Sapphires (Are) Rock(s)


Dear guy gearing up to propose,

You love her. She’s your soul mate, maybe even your sole mate. She’s stuck by you through thick and thin and now you’re ready to get hitched.

Before you go popping any questions, you need a ring. You’re getting a diamond of course, because diamonds are forever. Diamonds are a girl’s best friend.

Diamond engagement rings are just right, right?


Here’s why you should get her a sapphire engagement ring, but more importantly here’s why you should not, under any circumstances, get her a diamond.

Everybody’s doing it. Seriously, 80 percent of American brides-to-be receive diamond rings. They vary in size, shape, quality, and setting, sure, but at the end of the day, almost everybody is getting an un-resellable, overpriced clear rock. Pretty unoriginal. Are you unoriginal? No. So don’t buy a diamond.

If you buy a diamond, you are retroactively supporting racism. De Beers, the international cartel that has controlled the diamond trade worldwide since the early 20th century, has its roots in European colonialism, and the corporation helped prop up the Apartheid regime in South Africa. Are you racist? No. So don’t buy a diamond.

The sale of diamonds has also funded numerous bouts of violence throughout the African continent. Turns out when megalomaniacal dictators and crazed former child soldiers have access to hyper-valuable rocks, they will sell those rocks to buy guns. Then they use those guns to kill people. Are you a murderer? No. So don’t buy a diamond.

So what should you get her? A sapphire engagement ring.

Gaze at these sexy stones. They look as pretty as Heisenberg’s blue meth, except they’re for proposals, not getting high [insert obligatory dark joke about how meth usage and getting married can both ruin a man’s life].

Sapphires are rarer than diamonds, but they’re less expensive because they were not subjected to the control of the De Beers cartel. Sapphires (under the mineral moniker “corundum”) are essentially as hard as diamonds. And heck, if she wants a clear stone, white sapphires are totally a thing.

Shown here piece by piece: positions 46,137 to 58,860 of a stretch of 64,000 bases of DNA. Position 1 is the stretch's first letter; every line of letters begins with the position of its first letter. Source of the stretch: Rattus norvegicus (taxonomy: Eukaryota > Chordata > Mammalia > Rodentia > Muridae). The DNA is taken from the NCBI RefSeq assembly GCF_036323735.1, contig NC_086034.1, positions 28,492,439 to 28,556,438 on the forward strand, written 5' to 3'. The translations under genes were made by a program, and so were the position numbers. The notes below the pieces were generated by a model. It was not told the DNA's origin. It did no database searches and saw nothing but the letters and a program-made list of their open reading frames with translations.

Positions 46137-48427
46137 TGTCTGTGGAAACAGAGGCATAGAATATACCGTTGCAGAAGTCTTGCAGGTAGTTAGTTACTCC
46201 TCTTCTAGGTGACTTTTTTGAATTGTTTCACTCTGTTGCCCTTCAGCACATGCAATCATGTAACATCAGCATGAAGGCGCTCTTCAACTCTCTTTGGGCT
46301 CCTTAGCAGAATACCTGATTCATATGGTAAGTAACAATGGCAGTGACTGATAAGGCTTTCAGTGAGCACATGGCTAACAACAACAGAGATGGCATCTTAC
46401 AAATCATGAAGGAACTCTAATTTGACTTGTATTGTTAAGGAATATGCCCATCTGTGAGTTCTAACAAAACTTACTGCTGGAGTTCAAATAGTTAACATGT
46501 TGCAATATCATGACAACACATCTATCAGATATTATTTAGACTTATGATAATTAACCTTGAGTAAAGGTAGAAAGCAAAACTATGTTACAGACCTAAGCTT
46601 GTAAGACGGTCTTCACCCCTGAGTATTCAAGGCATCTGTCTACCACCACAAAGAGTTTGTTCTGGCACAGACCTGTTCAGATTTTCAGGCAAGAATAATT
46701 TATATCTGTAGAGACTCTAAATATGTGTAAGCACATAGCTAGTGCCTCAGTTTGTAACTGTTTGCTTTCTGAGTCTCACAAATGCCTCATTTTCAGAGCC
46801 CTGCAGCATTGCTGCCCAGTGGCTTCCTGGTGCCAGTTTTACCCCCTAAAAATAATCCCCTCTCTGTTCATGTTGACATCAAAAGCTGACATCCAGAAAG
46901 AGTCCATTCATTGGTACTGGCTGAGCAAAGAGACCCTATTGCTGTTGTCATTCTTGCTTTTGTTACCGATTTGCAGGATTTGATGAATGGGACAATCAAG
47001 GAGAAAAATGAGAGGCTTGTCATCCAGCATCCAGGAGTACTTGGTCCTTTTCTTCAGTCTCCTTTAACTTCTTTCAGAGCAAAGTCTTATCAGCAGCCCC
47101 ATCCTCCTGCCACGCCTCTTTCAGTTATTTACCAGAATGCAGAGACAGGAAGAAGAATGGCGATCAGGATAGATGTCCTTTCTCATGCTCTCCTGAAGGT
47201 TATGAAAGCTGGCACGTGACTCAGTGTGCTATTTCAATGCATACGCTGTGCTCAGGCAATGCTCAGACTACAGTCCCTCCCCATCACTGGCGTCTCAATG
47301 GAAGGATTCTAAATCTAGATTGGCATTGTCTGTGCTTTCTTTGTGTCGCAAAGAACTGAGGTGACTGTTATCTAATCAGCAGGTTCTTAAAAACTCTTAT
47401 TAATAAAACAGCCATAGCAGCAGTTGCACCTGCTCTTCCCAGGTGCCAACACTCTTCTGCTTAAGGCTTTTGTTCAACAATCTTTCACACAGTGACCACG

That’s right, sapphires aren’t just blue; they come in a range of sweet colors.

In the world of diamond substitutes, sapphires stand above the rest, mainly because the word “sapphire” just sounds good. Moissanite? Sounds too much like “moist,” one of the most reviled words in the English language. Topaz? Sounds like “toes,” or maybe a Rugrats character.

Buying a sapphire is not a break from some long-standing tradition. The “tradition” of the diamond engagement ring is only 80 years old and was the result of a crass advertising blitz. You know what precious stone the British royal family used for proposals for hundreds of years? The sapphire. Oh look, they’re still doing it.

So you want to propose.

If you want your proposal to be unoriginal, overpriced, and tied to historical racism and violence, buy a diamond.

But if you’re an original, thoughtful, thrifty guy, go with a sapphire.

She’ll thank you.


A guy who got a “yes” with a sapphire proposal

Zach Noble is a journalist who has covered everything from the OPM hack to a rescue dog’s retirement party. He’s been wrestling to reconcile his bleeding heart Catholicism with his pragmatic libertarianism since that freshman year love affair with Ayn Rand. He tweets erratically as @thezachnoble.

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